And I'm not kididng on the CPU front. Specifically, look at Destiny 2 in my MSI MEG X570 GODLIKE review. I compare different CPU minimum, average and maximum frame rates. It may surprise you to see some very powerful CPU's providing pathetic minimum frame rates in this game.

    In fact, here's how I arrived where I am at today. I have been using a Threadripper 2920X since roughly around April of this year. That was somewhat of a side grade gaming wise from my Intel Core i9 5960X @ 4.5GHz. Never the less, I figured it would be fine considering conventional wisdom suggests your CPU is far more important than your GPU at 4K. This isn't entirely wrong, but the CPU has far more of an impact than is generally known. The reason why is because most reviewers do not report anything more than average frame rates, and even providing minimums and maximums doesn't tell the whole truth.

    In Destiny 2, I saw occasional slow downs in intense combat in certain areas. Interestingly, my Intel setup and dual GTX 1080 Ti's didn't have this problem. As it turns out, Destiny 2 is one of the few titles that likes SLI. Going to an RTX 2080 Ti and Threadripper was actually a down grade in that game. I was at a friends house working on his ancient machine and I fired up Destiny 2, as I didn't think his hardware was up to the challenge as it was a 3770K and dual 980 Ti's. In every way, it was vastly inferior to my machine but did 60FPS in Destiny 2 better than mine did. Another friend uses a 2700X and a single RTX 2080 Ti reference card. Again, shouldn't be faster than my Threadripper, well not video card wise. His CPU should be slightly better than my Threadripper due to Threadripper's configuration.

    I was wrong. These guys had worse systems than me in just about every way you can imagine. I have faster SSD's, faster RAM, more RAM and a factory overclocked RTX 2080 Ti that I've overclocked further and their gaming experience was better than mine. This led me down a rabbit hole of testing which brought me to the data point above. I've investigated this in some other titles as well, and the reality is that at 4K, getting 60FPS with the best hardware available in modern games all the time is simply not possible.

    That's right. Even on an i9 9900K clocked at 5.0GHz, using an RTX 2080 Ti, it won't happen in every game. Now, it does happen allot, but not all the time. At 4K, without variable refresh rates, you have to contend with V-Sync, and all kinds of things. Variable refresh helps, but even then you still won't get 60FPS all the time. You just won't notice the impact as much.

    At 4K, you end up tweaking every last thing in your system to achieve the optimal results. Frankly, it renewed my interest in tuning, but it drove me to do a costly revamp of my entire system. I'm actually still in the middle of that. My quest for smoothness in games like Destiny 2, Ghost Recon Wildlands and the upcoming Ghost Recon Breakpoint, which I participated in the technical test for led me to ditch 4K for a G-Sync monitor. Even though G-Sync, 120Hz, and 3440x1440 improved things, my system still wasn't as smooth as I would have liked.

    So I'm off Threadripper and on an Intel Core i9 9900KF that I'm tuning. So, what did this entail? Well, that led me to buy a processor. It led me to switching out memory for some faster modules. It led to me changing motherboards, but getting back to the processor, the AIO wasn't enough. I went back to custom water cooling. That's basically $500 or more right there on cooling alone. I completely gutted and rebuilt my machine which meant moving the power supply down, getting extension cables, re-wiring, plumbing the system, bleeding the system, leak testing and all of that. I've thoroughly enjoyed the ride, but again, it was costly and due to having some parts on hand, it was cheap for me compared to what it would be for most people.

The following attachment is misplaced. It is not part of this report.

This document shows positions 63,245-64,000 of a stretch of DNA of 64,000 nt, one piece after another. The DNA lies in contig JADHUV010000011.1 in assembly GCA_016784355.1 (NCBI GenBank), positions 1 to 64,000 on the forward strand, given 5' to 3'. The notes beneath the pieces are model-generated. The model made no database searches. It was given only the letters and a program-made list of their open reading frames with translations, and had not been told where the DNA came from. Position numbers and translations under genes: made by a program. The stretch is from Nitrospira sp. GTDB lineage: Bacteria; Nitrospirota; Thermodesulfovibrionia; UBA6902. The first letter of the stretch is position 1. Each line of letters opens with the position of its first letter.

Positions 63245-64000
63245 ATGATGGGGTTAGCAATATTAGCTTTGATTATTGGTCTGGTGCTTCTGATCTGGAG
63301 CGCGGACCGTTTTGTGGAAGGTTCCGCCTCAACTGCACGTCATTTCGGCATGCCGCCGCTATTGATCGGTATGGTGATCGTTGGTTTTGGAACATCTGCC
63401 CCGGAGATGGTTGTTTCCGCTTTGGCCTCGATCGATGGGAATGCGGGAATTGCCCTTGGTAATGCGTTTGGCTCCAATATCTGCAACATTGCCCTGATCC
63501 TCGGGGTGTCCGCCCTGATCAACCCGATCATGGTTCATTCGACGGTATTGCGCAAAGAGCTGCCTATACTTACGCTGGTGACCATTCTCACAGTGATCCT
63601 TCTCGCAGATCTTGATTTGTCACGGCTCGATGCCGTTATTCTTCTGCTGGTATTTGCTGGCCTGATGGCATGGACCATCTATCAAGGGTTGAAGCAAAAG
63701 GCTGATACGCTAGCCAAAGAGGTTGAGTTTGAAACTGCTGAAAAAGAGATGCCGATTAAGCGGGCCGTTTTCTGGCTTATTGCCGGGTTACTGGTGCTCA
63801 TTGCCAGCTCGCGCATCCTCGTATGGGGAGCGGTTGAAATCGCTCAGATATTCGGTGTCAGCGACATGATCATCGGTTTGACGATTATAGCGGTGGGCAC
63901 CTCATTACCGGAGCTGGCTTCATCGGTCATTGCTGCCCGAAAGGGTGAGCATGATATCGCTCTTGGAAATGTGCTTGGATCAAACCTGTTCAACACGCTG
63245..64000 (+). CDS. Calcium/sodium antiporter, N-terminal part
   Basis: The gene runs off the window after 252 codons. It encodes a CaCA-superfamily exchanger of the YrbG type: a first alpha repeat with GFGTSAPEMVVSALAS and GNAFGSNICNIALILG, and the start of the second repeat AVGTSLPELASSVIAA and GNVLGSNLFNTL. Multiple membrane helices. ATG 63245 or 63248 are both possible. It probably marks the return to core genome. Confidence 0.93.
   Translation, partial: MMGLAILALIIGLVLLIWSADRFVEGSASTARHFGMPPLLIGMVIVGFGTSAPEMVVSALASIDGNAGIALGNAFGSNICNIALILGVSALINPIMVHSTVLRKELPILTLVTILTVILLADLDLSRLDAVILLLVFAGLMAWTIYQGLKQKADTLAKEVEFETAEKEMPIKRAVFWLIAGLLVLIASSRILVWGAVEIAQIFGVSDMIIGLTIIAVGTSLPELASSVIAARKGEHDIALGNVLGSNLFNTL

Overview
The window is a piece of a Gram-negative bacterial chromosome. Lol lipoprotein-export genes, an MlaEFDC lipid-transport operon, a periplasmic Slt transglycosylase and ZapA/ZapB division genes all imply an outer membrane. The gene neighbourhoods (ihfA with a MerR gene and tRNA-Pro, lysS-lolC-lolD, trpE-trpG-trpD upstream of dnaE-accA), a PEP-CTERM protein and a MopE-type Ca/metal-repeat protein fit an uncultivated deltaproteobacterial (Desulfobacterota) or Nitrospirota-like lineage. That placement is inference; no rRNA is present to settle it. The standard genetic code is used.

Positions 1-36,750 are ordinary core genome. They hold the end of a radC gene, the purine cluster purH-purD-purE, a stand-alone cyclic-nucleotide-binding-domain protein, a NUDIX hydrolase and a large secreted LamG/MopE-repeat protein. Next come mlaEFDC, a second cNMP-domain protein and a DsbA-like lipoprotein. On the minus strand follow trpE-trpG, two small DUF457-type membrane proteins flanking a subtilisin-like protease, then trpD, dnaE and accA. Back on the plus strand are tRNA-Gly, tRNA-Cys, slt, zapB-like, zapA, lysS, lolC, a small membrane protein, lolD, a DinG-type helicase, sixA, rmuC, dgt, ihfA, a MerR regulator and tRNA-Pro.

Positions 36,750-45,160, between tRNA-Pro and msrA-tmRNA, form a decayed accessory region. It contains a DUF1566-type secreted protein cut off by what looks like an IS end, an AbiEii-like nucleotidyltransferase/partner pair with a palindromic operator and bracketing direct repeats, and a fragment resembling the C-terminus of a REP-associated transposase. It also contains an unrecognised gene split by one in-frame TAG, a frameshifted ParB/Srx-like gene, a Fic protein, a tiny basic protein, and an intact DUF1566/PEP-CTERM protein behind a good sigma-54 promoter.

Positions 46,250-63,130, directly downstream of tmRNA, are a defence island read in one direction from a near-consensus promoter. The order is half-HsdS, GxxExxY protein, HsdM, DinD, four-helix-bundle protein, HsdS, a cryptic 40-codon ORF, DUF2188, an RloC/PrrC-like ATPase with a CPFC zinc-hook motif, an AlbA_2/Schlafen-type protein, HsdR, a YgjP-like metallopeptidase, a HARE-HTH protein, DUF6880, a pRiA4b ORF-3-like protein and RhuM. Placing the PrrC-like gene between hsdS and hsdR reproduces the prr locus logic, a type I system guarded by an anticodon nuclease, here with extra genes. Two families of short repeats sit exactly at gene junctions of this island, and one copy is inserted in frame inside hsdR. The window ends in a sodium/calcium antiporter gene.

Oh, and then there is the cost of the 34" Alienware AW3418DW G-Sync 3440x1440 monitor I bought. I got it open box at Microcenter on a discount, but it was still $670. Without motherboard, processor and RAM, I'm already at $1,100. This was all part of my quest for smoothness. Keep in mind, the minimum FPS I saw on my TR 2920X was 26FPS (4.2GHz all core) or 36FPS using PBO. Comparatively, the Core i9 9900K achieves a minimum frame rate of 56FPS at 5.0GHz and 54FPS at stock speeds. That is at 4K, I don't recall what the 3440x1440 numbers were, but the minimums were actually similar.

    BTW, I'm not even done. I will be buying a water block for my video card and another radiator for my system. That's another $250 right there. That will of course mean additional fittings and tubing which are incidental, but it all adds up.

    The moral of the story is do not take 4K gaming lightly. If you can't afford to do it right, then your better served by 2560x1440. Even 3440x1440 is considerably less demanding. That's still an expensive resolution to game at, but its doable on less with good results.

    Hope this helps.
     
    Last edited: Aug 16, 2019
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  12. cybereality

    cybereality [H]ardness Supreme

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    Yeah, I guess what I am saying is that 4K looks nice but maybe not worth the cost.
     
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  13. Dan_D

    Dan_D [H]ard as it Gets

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    I think it's more accurate to say that while it looks nice, it may not be worth the performance hit you take to do it. Even if you go all out as I've done, it still doesn't perform all that well. If you don't go all out, the performance hit is an even larger issue.
     
  14. Armenius

    Armenius I Drive Myself to the [H]ospital

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    Eh, some of the settings that have the largest impact on performance sometimes have the smallest impact on image quality. I've only run into a couple games so far where I had to turn any settings down to get a consistent framerate on my system. But as you can see in my sig, I did figuratively pay out the ass for my PC.
     
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  15. IdiotInCharge